Our readers will know that we have long opposed the current version of the fiduciary rule, and are still hopeful much of it will ultimately be revised. However, today we want to run story arguing the opposite side, a devil’s advocate piece if you will. The argument comes from none other than Brian Moynihan, CEO of Bank of America. He contends that the DOL rule probably won’t change because it is part of a larger trend in financial services overall. Even if it does, he says it will not change the firm’s thinking about fee-based accounts. BAML shocked the world last year when it said it was entirely getting rid of commissions.
FINSUM: One of the problems with the current fight against the fiduciary rule is that big firms are not getting behind the effort. The reason why is that they stand to make more money (as BAML just did) from having the kind of fee-based accounts that the current rule demands. This may be why any revision efforts ultimately fail.
The fate of the fiduciary rule is unclear, but some things are not: that big firms are making loads of money on conflict-free advice. For instance, Bank of America Merrill Lynch saw a big jump of $29.2 bn in fee-based client assets in the first quarter. JP Morgan saw $8 bn of inflows, including those with a recurring fee. The piece argues firms had already begun the switch well-before the rule was released, and that the new rule just helped them cement the changes. Fee-based accounts are great for firms as they can get as much as 50% more revenue out of an account than with a commission-based model, says Morningstar. Merrill Lynch is already seeing gains from its fee-based model, with revenue up 3% in the first quarter.
FINSUM: This article highlights the inherent flaw of the fiduciary rule and the measure is not even finalized yet. What good is a conflict-preventing rule if it ends up raising costs for so many retirees?
Source: Wall Street Journal
This Financial Times article is ostensibly about the global rise of recalling former glory to influence views of the future, especially by conservative politicians. However, within the piece is a recent anecdote from Bank of America’s research team that argues that this stock market run is going to end badly. In the bank’s own words, normalization of the market is “unlikely to be peaceful”, because of “a 5,000-year low in interest rates, a 70-year low in fiscal stimulus across G7 nations, an all-time high in the US stock market versus the rest of the world, and a 75-year low in bank stocks” (quote from FT). The bank is recommending clients to buy gold as a hedge to “potential manias, panics and crashes”.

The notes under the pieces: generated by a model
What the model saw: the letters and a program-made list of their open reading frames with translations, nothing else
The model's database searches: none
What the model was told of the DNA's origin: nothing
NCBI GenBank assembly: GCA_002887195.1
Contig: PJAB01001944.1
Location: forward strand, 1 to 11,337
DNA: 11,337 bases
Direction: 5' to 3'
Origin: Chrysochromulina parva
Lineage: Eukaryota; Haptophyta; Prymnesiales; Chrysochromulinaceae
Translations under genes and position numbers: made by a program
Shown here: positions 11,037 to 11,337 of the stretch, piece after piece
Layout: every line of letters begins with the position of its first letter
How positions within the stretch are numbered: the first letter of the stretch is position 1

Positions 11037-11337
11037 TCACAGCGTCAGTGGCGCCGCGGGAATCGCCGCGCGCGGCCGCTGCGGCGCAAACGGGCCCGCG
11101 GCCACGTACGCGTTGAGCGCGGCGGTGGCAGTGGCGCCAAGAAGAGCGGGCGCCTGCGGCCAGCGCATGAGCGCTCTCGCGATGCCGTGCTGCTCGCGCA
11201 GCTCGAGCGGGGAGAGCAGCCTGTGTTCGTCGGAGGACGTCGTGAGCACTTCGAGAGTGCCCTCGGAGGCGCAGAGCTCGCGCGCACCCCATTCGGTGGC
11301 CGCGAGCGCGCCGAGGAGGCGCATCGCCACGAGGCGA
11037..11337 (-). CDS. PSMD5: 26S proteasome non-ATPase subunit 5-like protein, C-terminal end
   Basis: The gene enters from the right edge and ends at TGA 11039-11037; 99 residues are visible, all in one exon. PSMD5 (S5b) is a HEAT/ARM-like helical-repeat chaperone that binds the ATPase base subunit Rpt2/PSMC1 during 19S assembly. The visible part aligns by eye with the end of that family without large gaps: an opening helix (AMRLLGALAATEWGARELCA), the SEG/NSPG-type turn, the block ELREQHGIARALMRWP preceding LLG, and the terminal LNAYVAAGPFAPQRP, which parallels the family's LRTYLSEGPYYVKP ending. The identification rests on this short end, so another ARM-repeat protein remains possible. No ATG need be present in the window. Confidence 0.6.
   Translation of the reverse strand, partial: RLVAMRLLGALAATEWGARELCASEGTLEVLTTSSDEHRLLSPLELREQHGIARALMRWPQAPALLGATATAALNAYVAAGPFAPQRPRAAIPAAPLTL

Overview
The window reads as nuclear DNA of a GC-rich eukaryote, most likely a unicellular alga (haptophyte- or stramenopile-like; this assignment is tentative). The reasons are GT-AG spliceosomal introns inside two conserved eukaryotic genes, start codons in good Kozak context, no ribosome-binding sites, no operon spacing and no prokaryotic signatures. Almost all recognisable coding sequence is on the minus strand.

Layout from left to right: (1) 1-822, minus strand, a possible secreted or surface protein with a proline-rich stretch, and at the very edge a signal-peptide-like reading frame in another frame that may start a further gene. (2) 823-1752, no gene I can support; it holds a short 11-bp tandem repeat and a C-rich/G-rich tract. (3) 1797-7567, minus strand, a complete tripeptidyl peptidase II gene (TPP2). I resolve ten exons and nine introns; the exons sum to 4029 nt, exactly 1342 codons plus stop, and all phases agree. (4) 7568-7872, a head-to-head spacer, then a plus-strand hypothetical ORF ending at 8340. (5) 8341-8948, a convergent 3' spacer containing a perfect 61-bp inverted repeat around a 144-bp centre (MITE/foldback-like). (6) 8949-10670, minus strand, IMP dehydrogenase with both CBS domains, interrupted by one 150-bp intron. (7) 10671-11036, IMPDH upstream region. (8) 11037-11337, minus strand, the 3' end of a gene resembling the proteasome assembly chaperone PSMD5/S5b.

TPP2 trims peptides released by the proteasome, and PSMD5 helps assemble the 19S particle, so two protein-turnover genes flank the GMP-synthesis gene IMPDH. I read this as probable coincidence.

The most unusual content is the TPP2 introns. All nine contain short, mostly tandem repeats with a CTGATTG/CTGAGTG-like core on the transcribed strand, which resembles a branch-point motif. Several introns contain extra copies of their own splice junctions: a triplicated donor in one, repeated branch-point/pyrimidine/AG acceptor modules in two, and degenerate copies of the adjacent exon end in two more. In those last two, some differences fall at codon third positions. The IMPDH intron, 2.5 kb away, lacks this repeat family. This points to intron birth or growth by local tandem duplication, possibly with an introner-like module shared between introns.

FINSUM: This is both warning on what is to come and a smack in the face of perspective. We are not nearly so bearish, but there are reasons to worry. The issue we have with this assessment is that there is no clear catalyst.
Source: Financial Times
The delay of the DOL’s fiduciary rule has turned into a saga and a debacle all at once (maybe “sabacle”?). The DOL has practically fought itself in court, there is a great deal of uncertainty over the fate of the rule, and no one seems to be confident on the timeline. Despite this, there is still a great deal of hope that the rule will never come to pass. With that in mind, it is notable that both Merrill Lynch and Morgan Stanley have forged ahead by launching products designed to abide by the rule. Both have launched new products aimed at small business with retirement plans under $10m, with the firms taking on a fiduciary role, allowing advisors to act in a fiduciary capacity with reduced risk.
FINSUM: The fact that they are moving ahead with these changes shows that both believe “fiduciary” is here to stay whether or not the DOL’s rule formalizes the notion.
Source: Think Advisor
The whole wealth management market is on pins and needles at the moment waiting to see if the fiduciary rule actually gets implemented. But alongside that wait and see game, many firms are watching to see if big brokers will go through with moving to only fee-based retirement accounts even if the fiduciary rule gets scrapped. In particular, BAML—who has been the biggest proponent of fiduciary duty—and JP Morgan may have different plans. JP Morgan says it will move forward no matter what, but that makes sense given its smaller share of the retirement accounts business. Wells Fargo and Morgan Stanley have already said they would use the BIC exemption to keep commission-based accounts.
FINSUM: BAML really seemed to waiver last week on its promise of getting rid of commission-based accounts altogether. We wonder how it will all play out.